The unpolished self-image may be difficult for both Forney and others to face for what it communicates of self. Ellen remarks that in times of desperation: “I’d take out my sketchbook + look in the mirror—It was jarring. I looked so small and so human—a sad human—not like the horrible monster I half-expected to see” (98). She faces the “demons” of her disability experience by manifesting them “inert on a piece of paper” where they become more “handleable” (98). The sharing of these highly personal, unpolished images of her disability experience with readers can similarly break negative preconceptions of her disability and illustrate the humanity of her disability experience.
The sketches stand apart from Forney’s avatar or the redrawn photographic image in another important way: they are not rendered in a clean line. This is noteworthy for two reasons. First, the starkness of Forney’s ratty-line may be seen to express the inner mental state articulated in her statement: “My head was a cage of frantic rats” (69). Second, the raw line creates a material intimacy between the author and the reader unattained by the redrawn photograph. Scott McCloud suggests that line communicates the artist’s emotion on the page, which in turn arouses an emotional response in the viewer: “The power of line, shape and color can suggest the inner state of the artist and provoke the 5 senses” (123). Hatfield expands on this to specify that the “raw, ‘ratty-line’ approach is at odds with the pristine illusionism of the clear line” (61). The sketch-journal images are executed using a ratty-line style that mimics Ellen’s frantic mental state and her fear of that mental state; both are captured by her embodied sketch-representation. Unlike the clear precise line rendering of the cartoon or photographic self, the sketched self-portrait demonstrates Ellen’s disintegrating identity.
Great detail marks the primary source that establishes and conveys a shared human emotion—the face—in the first sketch included in Marbles (70). Instead of completing the rest of her body, the lines fade away from her face. This is the first time in Marbles that Ellen’s unpretentious image stares back at the reader: the facial expression is one of terror, pictorially conveying the fear she experiences in her shifting mental states. “Karen! I’m scared!,” she admits to her psychiatrist (69). Forney negotiates her disability experience by creating a crude preparatory image that observes and exchanges glances with her self. She endeavors to see her own sensations and, by presenting them to readers in their unpolished state, simultaneously begins building a disability community with the reader through empathy. Through the sketch-journal images, she confirms that in comics, “the gaze/stare is inevitably embodied and transforming to subjects on both sides of it” (Millette).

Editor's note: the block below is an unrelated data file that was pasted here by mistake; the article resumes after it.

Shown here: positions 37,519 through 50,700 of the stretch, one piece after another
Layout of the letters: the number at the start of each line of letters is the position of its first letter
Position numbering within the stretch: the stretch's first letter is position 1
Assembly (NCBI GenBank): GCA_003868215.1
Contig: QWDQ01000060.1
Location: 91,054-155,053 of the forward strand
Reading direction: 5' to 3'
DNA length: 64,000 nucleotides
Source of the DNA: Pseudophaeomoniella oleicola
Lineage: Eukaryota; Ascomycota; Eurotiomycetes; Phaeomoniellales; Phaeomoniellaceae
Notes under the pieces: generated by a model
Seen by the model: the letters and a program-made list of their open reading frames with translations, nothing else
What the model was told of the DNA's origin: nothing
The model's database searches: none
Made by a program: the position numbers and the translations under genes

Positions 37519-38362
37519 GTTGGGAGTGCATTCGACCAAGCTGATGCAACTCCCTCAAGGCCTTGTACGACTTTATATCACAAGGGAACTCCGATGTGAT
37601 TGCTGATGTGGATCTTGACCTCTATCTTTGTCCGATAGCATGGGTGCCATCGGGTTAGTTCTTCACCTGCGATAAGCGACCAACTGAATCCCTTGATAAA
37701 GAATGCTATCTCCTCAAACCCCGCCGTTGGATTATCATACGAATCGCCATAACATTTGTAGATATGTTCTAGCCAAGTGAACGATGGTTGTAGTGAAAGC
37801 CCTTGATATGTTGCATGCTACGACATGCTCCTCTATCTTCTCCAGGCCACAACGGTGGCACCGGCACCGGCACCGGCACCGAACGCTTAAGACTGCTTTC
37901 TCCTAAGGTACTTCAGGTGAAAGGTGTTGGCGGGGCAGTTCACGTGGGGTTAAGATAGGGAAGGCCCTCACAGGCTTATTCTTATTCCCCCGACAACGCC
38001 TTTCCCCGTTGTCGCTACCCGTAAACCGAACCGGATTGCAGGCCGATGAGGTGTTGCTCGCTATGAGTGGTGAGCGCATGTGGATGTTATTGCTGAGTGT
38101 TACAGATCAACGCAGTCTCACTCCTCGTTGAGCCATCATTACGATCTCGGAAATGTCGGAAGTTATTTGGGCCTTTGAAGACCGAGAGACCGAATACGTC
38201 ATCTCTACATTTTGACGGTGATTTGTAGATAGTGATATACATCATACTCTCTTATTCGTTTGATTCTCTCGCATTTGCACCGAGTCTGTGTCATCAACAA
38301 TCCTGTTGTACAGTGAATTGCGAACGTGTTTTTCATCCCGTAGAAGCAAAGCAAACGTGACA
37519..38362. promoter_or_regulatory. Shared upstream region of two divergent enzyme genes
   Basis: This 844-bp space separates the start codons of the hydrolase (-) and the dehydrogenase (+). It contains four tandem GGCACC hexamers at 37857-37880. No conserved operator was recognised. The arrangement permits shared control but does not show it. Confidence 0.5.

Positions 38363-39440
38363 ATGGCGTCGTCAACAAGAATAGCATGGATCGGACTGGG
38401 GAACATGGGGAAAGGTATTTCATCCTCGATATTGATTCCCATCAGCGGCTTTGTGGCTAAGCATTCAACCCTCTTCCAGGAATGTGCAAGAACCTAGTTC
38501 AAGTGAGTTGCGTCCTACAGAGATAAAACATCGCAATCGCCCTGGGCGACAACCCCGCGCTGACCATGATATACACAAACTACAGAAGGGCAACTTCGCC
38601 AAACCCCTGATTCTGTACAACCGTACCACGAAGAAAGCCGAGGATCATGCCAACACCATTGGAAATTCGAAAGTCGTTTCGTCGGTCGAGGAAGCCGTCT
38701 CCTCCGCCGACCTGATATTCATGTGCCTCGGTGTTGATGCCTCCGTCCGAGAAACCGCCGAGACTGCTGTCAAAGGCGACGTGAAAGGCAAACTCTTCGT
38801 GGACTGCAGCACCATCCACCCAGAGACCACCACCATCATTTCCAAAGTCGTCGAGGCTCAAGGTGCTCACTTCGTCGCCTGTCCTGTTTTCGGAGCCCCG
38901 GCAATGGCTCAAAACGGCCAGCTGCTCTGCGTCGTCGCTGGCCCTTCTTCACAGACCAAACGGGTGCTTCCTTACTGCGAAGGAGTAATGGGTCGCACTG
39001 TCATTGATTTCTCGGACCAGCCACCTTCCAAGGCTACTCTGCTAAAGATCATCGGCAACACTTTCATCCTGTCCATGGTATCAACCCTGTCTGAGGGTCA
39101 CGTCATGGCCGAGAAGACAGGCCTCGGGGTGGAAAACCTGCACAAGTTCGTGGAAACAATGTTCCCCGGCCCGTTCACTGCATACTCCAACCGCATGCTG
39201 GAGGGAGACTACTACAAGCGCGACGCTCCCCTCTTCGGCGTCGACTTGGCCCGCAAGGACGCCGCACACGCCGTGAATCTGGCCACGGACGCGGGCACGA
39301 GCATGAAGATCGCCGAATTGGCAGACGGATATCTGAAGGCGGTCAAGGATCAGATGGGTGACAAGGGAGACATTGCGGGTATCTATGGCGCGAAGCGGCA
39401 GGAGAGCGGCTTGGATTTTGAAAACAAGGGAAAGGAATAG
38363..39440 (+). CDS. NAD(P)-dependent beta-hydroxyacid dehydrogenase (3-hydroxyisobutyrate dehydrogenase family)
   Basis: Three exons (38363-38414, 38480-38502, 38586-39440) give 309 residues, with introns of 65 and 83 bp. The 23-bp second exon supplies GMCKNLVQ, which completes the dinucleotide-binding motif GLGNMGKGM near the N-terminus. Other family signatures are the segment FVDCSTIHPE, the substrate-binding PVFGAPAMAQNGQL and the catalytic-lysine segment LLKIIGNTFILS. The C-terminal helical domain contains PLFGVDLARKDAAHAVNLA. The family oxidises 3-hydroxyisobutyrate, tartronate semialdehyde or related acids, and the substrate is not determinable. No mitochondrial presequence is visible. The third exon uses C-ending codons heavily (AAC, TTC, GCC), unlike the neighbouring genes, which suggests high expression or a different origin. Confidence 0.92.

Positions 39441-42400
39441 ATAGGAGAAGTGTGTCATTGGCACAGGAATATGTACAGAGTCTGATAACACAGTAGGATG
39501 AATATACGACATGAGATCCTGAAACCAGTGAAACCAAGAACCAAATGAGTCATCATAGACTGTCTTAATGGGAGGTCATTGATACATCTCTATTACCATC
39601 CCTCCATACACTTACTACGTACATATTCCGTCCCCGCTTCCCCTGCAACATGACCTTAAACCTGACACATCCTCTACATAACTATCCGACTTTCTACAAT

Forney does not replicate the moment of negotiating her disability experience from a distance, but offers both the physical text and her spontaneous self-created disability image up to the reader for investigation. Unlike the redrawn self-referential photographs, the sketch-journal is included in Marbles as a scanned object or as torn excerpts transposed onto the comics page. The sketch-journal pages provide a texture, depth, and artifact quality to Ellen’s struggle with her changing identity and mentality, a struggle that is not evident in the cartoon renditions of self or in the redrawn photograph’s polished representation. As Hatfield notes “[c]lear line seems to deny the materiality of the comics page” (60). Though many inclusions of Ellen’s sketch-journal are scanned depicting the entire object (93; 95; 97-102; 105-107; 109; 111; 124; 163; 165; 167), when not included in book form, the sketch-journal’s excerpts emphasize the ragged line of having been torn and pasted directly onto the comics page (70; 127; 138-139; 154; 172-173; 176). This ragged scrapbook-like mounting of the sketches generates a sense of materiality and intimacy with the reader that the clean line of the redrawn photographic images does not.
The sketchbook is thus imbued with both weight and importance as a material object that allows Ellen to negotiate her disability and its narrative, and subvert the authority of the DSM-IV. The scans transcribe the texture of the journal cover itself and the shadow it creates, further accentuating its importance as a material object. The page composition also features the journal prominently; the journal takes up most of the page, unlike its drawn portrayals on previous pages. Both the sketch-journal’s size and its realistic inclusion in the autographic demonstrate the importance of the sketch-journal to Forney’s expression of her subjective identity as an artist and the negotiation of her disability experience.